ICO: websites must “try harder” to meet cookie laws
The ICO has called for websites to “try harder” to meet looming EU cookie regulations – but still has no plans to start doling out fines.
Earlier this year, EU laws came into force in the UK, requiring websites to ask for consent before dropping unnecessary cookies onto users’ computers.
The ICO made it clear it won’t take any action regarding the rules for the first year until 26 May.
Indeed, the Information Commissioner has now said websites need not fear fines or other penalties come the end of May, so long as they’ve started trying to meet the regulations.
“We’re half way through the lead-in to formal enforcement of the rules,” Christopher Graham said. “But, come 26 May next year, when our 12 month grace period ends, there will not be a wave of knee-jerk formal enforcement actions taken against those who are not yet compliant but are trying to get there.”
There will not be a wave of knee-jerk formal enforcement actions taken against those who are not yet compliant but are trying to get there
Generally speaking, the ICO investigates companies following a formal complaint, so sites will need to be reported to the watchdog before any action is taken. The first tier of action is usually an “undertaking”, in which the ICO tells the company in question what it needs to do to meet the rules it’s breaking.
Perhaps unsurprisingly given the lack of penalty, the ICO said sites so far aren’t doing enough.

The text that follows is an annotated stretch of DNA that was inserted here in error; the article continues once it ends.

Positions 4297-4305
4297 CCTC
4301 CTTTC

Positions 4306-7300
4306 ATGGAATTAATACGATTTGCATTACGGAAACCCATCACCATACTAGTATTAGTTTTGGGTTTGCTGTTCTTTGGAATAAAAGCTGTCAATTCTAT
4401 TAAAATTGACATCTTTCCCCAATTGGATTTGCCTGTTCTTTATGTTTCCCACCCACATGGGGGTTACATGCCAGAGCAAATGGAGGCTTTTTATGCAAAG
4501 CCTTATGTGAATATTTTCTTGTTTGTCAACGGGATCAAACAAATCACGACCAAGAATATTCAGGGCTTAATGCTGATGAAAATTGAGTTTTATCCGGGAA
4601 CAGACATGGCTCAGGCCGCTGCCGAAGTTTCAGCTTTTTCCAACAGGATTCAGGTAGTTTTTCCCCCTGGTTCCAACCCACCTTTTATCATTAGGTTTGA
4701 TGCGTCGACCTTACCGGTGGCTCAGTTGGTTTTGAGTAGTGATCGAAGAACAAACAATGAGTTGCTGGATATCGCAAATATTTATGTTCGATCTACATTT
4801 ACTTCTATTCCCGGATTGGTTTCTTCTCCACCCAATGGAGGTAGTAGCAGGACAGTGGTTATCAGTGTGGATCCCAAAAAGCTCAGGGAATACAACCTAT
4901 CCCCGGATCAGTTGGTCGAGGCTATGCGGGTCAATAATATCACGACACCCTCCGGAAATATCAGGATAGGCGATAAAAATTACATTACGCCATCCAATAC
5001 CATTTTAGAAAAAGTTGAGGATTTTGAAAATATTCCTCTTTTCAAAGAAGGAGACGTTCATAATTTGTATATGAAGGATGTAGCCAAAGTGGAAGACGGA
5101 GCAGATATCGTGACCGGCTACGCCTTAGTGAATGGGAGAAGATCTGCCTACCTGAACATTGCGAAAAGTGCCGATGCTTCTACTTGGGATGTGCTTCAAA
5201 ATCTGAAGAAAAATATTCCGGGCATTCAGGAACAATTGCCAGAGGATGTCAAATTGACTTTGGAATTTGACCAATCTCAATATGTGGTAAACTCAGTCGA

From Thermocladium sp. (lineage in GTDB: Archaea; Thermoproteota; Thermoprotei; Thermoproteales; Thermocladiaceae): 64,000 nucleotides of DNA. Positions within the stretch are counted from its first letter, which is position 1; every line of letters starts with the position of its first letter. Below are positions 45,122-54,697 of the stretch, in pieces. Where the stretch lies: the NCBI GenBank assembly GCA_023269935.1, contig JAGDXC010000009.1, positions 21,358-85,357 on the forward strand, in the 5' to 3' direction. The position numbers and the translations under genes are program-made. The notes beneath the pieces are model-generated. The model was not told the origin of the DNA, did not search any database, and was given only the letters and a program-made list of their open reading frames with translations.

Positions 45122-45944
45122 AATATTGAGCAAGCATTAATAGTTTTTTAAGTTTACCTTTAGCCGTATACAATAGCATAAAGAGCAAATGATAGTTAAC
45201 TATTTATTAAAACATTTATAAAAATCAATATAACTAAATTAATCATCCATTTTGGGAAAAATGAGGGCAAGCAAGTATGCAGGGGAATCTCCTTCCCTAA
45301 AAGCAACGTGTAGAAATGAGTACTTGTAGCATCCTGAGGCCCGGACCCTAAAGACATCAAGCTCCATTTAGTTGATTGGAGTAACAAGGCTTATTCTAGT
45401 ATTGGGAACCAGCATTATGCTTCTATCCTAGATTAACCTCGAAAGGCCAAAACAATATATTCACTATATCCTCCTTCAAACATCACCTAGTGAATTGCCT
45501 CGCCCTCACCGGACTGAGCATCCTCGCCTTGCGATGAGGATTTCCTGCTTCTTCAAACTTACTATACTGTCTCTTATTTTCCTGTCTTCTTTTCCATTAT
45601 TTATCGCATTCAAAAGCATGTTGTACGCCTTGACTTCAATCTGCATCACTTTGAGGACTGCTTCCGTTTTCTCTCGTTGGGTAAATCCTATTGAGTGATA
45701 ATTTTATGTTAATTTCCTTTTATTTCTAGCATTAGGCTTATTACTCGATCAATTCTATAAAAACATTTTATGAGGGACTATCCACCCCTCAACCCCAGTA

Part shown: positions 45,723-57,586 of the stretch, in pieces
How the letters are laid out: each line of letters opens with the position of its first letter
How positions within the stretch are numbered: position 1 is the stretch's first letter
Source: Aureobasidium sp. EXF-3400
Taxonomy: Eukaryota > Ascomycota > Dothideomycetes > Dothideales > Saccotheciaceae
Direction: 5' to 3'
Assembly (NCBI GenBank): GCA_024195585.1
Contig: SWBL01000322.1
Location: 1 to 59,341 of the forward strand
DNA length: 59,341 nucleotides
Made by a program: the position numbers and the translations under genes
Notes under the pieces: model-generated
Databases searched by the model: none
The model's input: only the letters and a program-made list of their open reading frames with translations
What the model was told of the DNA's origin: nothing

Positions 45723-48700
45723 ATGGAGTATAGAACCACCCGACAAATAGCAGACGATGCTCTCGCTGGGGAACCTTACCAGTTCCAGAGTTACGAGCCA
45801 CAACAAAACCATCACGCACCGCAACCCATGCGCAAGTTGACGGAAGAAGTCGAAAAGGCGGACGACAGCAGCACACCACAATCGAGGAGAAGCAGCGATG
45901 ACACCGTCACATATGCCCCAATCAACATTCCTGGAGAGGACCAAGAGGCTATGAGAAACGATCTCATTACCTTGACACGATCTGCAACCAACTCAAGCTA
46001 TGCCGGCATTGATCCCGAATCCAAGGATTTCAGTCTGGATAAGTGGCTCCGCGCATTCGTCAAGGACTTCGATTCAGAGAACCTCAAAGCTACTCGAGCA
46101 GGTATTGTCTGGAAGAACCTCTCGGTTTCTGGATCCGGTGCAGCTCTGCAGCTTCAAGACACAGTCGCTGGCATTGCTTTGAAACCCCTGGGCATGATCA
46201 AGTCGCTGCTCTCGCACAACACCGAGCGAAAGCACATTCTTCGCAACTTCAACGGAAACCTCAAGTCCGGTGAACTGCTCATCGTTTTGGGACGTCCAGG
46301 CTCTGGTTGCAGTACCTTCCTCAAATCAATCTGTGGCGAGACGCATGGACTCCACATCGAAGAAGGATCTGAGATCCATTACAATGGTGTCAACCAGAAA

“Our mid-term report can be summed up by the schoolteacher’s favourite clichés ‘could do better’ and ‘must try harder’,” he noted. “Many people running websites will still be thinking that implementing the law is an impossible task. But they now need to get to work.”
The ICO admitted some people think the law is impractical and are hoping it will be overturned, but said: “This isn’t going away. It’s the law.”
What to do
However, Graham said his organisation would not issue “prescriptive check lists” telling sites exactly what to do: “Those actually running websites are far better placed to know what will work for them and their customers.”
The ICO did give some suggestions on how to meet the rules, saying sites could use pop-ups, banners, or their terms and conditions to ask users for cookie consent.
While some browser companies are working on cookie management systems, the ICO warned websites not to depend on such technologies, as they aren’t available yet and may not go far enough to meet the law.